The Suspense Novel’s Fifteen-Page Advantage
All those books you find at Amazon books – to include Amazon’s small ocean of Kindle ebooks — fall into categories called genres. Mostly these seem established by the Book Industry Study Group (BISG). BISG is sponsored by the industry’s major players, among them the Authors’ Guild; the largest publishing companies; and big retailers like Barnes & Noble or like Amazon, itself.
As a practical matter — which I suspect at least a few English faculty resent — BISG, not Academe, defines the genres of American literature. BISG gives each genre a name, which BISG calls the genre’s “BISAC category.”
In writing novels, I encounter BISAC categories sporadically. I then seem to encounter gaps or overlap among these categories, but I no longer expect a perfect genre classification scheme. I remind myself that even the most familiar, most basic of classification schemes present challenges. Northern Texas and southern Oklahoma, for example, look a lot alike regardless of wherever their common border lies. Similar prairies are not easily distinguished.
Just as parts of Texas and Oklahoma can look alike, so can the thriller genre and suspense novel genres. The difference for these genres, in my humble opinion, seems one of degree. If the main characters are usually ten or fewer pages away from possible disaster, one has a thriller. Place the main characters twenty-five pages from doom, and one has a suspense novel. So, for these two genres, the distinction comes down to ten pages versus twenty-five pages. Consider that Randall Jarmon’s touchstone for suspense novels, and expect some English faculty to cringe.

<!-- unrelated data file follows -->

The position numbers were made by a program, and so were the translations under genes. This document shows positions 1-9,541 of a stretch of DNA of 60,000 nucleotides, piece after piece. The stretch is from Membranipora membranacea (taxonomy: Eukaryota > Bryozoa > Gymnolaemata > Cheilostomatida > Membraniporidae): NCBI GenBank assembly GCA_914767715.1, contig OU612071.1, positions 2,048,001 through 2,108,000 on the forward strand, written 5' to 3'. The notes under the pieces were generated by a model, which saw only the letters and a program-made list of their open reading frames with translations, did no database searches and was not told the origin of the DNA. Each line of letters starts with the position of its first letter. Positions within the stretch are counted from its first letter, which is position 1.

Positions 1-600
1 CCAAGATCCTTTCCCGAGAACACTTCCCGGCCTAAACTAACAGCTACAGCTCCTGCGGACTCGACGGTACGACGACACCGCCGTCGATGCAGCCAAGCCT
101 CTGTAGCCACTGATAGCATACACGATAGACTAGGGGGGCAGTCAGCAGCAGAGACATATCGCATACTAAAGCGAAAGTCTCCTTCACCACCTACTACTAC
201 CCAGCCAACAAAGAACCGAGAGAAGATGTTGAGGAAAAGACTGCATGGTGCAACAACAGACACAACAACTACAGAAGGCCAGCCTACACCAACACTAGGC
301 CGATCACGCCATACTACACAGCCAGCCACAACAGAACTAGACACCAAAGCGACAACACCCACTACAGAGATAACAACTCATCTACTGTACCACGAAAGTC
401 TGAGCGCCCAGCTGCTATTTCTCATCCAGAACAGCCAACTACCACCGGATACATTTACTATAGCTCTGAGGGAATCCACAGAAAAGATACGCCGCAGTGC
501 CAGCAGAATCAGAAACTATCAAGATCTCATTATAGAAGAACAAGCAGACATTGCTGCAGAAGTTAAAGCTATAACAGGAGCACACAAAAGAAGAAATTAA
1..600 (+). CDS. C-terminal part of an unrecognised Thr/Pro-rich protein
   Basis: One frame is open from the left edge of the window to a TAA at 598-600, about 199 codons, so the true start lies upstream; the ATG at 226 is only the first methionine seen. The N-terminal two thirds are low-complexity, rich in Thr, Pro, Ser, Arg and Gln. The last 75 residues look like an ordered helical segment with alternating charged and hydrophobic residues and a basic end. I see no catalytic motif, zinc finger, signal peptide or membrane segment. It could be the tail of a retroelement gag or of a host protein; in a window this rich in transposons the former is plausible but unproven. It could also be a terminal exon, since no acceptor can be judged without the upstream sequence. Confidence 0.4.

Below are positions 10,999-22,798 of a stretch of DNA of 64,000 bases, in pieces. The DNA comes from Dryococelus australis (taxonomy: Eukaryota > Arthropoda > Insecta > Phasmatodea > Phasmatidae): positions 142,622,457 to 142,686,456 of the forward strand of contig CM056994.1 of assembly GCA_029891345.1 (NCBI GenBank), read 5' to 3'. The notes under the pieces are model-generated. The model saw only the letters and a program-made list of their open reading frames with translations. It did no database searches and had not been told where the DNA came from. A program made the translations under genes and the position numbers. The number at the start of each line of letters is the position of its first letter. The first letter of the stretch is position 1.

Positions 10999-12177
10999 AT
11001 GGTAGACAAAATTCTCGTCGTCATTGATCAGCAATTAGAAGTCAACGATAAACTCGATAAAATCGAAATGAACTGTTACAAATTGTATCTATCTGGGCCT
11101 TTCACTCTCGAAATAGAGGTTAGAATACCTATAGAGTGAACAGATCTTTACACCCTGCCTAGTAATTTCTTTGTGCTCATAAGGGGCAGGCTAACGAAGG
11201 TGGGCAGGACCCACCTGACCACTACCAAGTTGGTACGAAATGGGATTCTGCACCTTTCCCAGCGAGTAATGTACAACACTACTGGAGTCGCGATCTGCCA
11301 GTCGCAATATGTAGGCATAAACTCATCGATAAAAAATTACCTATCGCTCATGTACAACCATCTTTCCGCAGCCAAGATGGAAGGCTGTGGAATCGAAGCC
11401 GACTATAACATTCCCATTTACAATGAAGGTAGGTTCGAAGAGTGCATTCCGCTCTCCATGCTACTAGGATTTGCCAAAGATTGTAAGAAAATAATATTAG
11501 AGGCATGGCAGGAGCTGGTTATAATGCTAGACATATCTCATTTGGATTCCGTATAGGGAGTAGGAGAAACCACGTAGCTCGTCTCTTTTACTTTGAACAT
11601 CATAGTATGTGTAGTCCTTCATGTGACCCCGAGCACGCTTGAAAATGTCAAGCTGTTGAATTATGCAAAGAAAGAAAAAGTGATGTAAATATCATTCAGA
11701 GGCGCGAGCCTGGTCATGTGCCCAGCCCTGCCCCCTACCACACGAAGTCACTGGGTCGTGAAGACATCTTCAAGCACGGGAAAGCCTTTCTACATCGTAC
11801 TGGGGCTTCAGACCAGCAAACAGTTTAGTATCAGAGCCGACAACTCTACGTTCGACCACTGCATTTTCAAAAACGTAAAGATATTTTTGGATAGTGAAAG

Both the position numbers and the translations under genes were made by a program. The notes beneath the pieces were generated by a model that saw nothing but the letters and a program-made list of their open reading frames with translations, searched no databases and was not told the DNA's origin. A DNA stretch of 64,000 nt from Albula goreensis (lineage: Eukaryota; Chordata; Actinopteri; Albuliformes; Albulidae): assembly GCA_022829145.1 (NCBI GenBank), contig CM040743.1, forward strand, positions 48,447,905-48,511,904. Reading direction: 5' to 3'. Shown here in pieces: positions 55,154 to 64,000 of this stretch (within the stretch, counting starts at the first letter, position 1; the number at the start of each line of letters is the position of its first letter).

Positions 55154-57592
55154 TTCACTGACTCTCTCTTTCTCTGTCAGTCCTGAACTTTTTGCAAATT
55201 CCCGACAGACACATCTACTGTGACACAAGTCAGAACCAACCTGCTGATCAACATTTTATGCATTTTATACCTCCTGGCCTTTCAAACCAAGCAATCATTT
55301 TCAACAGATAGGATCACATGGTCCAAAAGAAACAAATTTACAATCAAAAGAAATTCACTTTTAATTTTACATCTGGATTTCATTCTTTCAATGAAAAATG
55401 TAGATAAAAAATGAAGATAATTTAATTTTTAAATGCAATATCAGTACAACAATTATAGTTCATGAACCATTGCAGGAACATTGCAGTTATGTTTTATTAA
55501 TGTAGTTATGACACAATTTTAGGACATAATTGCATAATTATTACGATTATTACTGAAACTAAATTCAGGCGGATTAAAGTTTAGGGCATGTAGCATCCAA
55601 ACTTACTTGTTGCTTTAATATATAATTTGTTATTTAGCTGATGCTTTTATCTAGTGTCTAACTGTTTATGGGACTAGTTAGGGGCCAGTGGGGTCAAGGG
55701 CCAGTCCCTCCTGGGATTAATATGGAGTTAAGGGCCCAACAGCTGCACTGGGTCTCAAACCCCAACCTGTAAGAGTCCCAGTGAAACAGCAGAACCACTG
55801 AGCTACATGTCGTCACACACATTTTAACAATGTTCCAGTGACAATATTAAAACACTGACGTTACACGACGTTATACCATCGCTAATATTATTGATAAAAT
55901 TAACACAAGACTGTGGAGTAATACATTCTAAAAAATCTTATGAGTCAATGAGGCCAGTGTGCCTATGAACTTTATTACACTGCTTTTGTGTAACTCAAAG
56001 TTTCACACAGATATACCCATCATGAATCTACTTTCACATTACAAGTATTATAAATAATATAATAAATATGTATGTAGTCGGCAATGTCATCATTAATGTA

Next, if the suspense novelist has an extra fifteen pages between dire calamities, how might those pages be used?
Well, for starters, one could explore the setting, further develop characters, launch a subplot, or provide backstory. Also, one could build up tension for an even better encounter with whatever grave danger lurks fifteen pages ahead.
Please especially notice this last possibility’s splendid irony: More pages could produce better adventure. The good suspense story’s thrills, given the greater prelude each time, could become bigger — and more credible — than those in a good thriller.
The flexibility one gets from these fifteen extra pages keeps me writing for the suspense genre rather than for the thriller genre. For me, these fifteen pages do much to create the very special category my tiny firm, MIKVELK Publishing, LLC, calls “escape reading for thinkers.” (My earlier post, “Three-Plane Test for a Good Novel” offers further perspective.)
Escape reading for thinkers, alas, will not be one of those official, BISG-sanctioned genres that you can search for separately on Amazon.com. However, you can find it right away at www.randalljarmon.com.